Matthews, the son of a light-skinned black man and an Israeli mother, who walked every day to a school in a primarily white neighborhood, simply chose to be white.
"Walking those three blocks, I knew all I needed to know about where I wanted to be as I watched property values the Volvos as opposed to burned-out, you know, Cadillacs," says Matthews.
He began hanging out with friends who were almost all white and Jewish. But when Matthews entered high school, he says girls and their fathers wanted to know his background.
"Every girl I dated, the parent's first question was 'What nationality are you?'"
Matthews would say his mother was Israeli, but he wouldn't mention his father's race, categorizing the elder Matthews as Presbyterian.
Matthews, whose father is a newspaper editor, would just avoid mentioning which newspaper his dad worked at because he was the editor of the Afro-American newspaper, and that might have given something away.
And passing as white meant that Matthews, raised entirely by his father after his mother returned to Israel, couldn't bring most of his friends home.
"I think that at that point, I was in such denial," says Matthews. "I didn't know what a treasure I had in my dad. All the things he had been through and the circles he ran in. I mean, my dad was like a star and I didn't know it until I was an adult. Yes, I was just in complete denial."
David Matthews' father, Ralph, who is fair-skinned, says he would be highly insulted if anyone suggested he pass as white.
"My father's black and my mother was black. That's how they viewed themselves, and I grew up in the black community," says Ralph Matthews.
When David Matthews' father discovered his son was passing for white, the elder Matthews says he was bemused.
The father says, "I wasn't going to call him out. And he wasn't, in my view, passing ... He may or may not withhold information. I don't call that passing. I call that, you know, social strategy."
It was not until David Matthews went to the University of Maryland, and a young black movie director named Spike Lee came out with "Do the Right Thing," that Matthews finally realized the rich heritage he was giving up.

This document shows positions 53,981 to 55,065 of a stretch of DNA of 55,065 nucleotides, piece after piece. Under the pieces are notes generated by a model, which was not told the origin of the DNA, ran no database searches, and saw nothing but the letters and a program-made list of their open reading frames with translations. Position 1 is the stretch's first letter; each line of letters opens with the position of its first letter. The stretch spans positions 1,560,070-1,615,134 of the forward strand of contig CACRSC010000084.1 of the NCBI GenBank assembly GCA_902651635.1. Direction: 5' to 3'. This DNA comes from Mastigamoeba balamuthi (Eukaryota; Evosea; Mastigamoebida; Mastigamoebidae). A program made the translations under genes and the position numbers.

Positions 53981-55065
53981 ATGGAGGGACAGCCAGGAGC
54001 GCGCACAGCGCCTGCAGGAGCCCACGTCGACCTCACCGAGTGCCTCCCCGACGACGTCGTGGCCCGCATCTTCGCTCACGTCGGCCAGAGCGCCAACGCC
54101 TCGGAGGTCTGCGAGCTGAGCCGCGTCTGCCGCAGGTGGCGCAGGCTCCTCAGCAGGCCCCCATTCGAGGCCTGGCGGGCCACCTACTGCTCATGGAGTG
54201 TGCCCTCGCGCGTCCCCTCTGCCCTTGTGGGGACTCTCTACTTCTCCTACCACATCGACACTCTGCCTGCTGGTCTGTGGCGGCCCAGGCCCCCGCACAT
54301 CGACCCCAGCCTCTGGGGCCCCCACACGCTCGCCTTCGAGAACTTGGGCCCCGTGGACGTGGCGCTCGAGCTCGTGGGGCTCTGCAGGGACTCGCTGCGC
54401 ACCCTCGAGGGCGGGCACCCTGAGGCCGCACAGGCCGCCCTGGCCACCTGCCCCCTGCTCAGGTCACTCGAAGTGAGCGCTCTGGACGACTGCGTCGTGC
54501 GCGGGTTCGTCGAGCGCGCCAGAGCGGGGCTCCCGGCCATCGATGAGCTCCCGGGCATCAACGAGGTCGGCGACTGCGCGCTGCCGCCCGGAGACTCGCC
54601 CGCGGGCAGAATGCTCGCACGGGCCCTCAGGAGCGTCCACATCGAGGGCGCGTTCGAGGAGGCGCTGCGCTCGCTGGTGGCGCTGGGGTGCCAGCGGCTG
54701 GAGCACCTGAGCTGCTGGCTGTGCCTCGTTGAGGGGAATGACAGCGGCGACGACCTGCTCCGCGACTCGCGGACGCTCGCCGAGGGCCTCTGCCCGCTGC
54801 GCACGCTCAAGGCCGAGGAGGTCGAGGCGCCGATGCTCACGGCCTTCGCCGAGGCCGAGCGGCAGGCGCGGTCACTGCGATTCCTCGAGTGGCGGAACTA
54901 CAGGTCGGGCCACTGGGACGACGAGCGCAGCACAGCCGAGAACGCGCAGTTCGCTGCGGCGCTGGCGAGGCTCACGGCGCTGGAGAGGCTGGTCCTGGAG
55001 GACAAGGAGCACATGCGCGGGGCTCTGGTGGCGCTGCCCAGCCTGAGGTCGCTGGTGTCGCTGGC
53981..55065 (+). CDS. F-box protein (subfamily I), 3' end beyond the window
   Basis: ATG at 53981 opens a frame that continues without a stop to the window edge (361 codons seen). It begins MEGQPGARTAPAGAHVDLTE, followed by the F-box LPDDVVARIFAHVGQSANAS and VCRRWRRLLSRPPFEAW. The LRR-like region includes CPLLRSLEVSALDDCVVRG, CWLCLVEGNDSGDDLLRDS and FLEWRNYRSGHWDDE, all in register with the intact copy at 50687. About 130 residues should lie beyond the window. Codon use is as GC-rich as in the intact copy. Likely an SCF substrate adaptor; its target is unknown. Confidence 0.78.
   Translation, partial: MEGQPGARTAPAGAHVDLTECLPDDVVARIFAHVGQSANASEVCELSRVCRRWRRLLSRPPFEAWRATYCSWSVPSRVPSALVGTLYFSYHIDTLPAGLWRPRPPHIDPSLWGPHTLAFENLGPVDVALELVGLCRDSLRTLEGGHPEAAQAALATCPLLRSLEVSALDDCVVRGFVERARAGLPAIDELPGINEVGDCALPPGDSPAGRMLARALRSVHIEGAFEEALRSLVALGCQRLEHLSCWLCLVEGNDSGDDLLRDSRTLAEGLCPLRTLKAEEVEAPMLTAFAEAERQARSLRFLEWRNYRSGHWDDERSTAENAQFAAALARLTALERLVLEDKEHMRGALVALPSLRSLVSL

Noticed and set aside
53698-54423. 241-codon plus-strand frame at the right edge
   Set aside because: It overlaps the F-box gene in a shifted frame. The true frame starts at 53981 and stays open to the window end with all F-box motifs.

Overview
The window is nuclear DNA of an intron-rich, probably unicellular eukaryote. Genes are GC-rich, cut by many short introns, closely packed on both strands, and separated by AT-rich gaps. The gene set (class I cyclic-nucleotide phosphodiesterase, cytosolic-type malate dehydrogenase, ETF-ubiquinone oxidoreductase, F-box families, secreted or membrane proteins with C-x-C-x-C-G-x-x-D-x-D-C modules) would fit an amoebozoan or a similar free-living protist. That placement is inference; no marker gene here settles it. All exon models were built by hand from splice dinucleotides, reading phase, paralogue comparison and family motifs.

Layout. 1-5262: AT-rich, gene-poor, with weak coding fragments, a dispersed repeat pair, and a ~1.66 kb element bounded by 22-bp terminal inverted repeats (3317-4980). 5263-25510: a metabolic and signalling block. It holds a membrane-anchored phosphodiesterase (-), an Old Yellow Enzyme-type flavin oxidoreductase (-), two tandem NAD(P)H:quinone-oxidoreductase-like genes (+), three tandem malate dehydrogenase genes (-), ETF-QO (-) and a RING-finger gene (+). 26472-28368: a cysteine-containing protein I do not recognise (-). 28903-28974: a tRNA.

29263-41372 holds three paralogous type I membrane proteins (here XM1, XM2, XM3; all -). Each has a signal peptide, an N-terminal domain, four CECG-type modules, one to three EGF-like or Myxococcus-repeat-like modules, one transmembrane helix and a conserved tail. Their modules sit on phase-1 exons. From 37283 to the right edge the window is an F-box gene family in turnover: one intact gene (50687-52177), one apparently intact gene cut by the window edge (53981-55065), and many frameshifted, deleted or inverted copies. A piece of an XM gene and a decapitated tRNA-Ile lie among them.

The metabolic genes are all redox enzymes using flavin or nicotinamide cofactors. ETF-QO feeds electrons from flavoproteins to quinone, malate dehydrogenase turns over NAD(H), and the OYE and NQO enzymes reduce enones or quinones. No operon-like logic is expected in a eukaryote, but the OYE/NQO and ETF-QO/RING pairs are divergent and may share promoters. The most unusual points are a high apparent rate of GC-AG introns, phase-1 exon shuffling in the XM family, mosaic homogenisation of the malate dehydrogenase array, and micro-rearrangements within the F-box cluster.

Matthews, now a 37-year-old screenwriter, describes himself as mixed race.
Some people in the black community may say Matthews was committing cultural betrayal when he chose not to tell society he was black.
Matthews says, "I see it as being efficacious. I did what I had to do in order to get along every day. So, I didn't see it as a betrayal."
"If you ask me, 'Is lying self-serving; deceit, problematic?' Yes. Absolutely," says Rabbi Joel Alter.
But he is hardly in the position to pass judgment.
Alter explains, "There's no question that I was passing at the seminary, because now I know I'm a gay rabbinical student and I'm at a seminary that won't knowingly ordain gay or lesbian students. So, yeah, I'm passing."
Alter, considered a model student at the conservative rabbinical seminary he attended in New York City, knew that honesty would end any chance of becoming a rabbi.
He was learning to be a man of God, but deceiving the very same institution, Alter says, he adores, which was uncomfortable.
"Every single day for five years I'm thinking, 'OK, I'm done. I have to leave the program. This is crazy,'" remembers Alter.
He stayed, and today he is an ordained rabbi. While he still regrets the deception, Alter believes it is the only way to force open closed doors.
Today, the conservative movement still does not ordain gay men and women.
Brook Kroeger refers to passing as deceptive, but conflicted and interesting.
Kroeger says the reason for such deception is limiting a person based on superficial characteristics (skin color, religion or sexual orientation)seems equally wrong.
"The people in my book are really honorable, nice regular folks, and yet, it forces them into situations that require deception," says Kroeger. "That requires covering. That requires hiding parts of themselves that are central to who they are."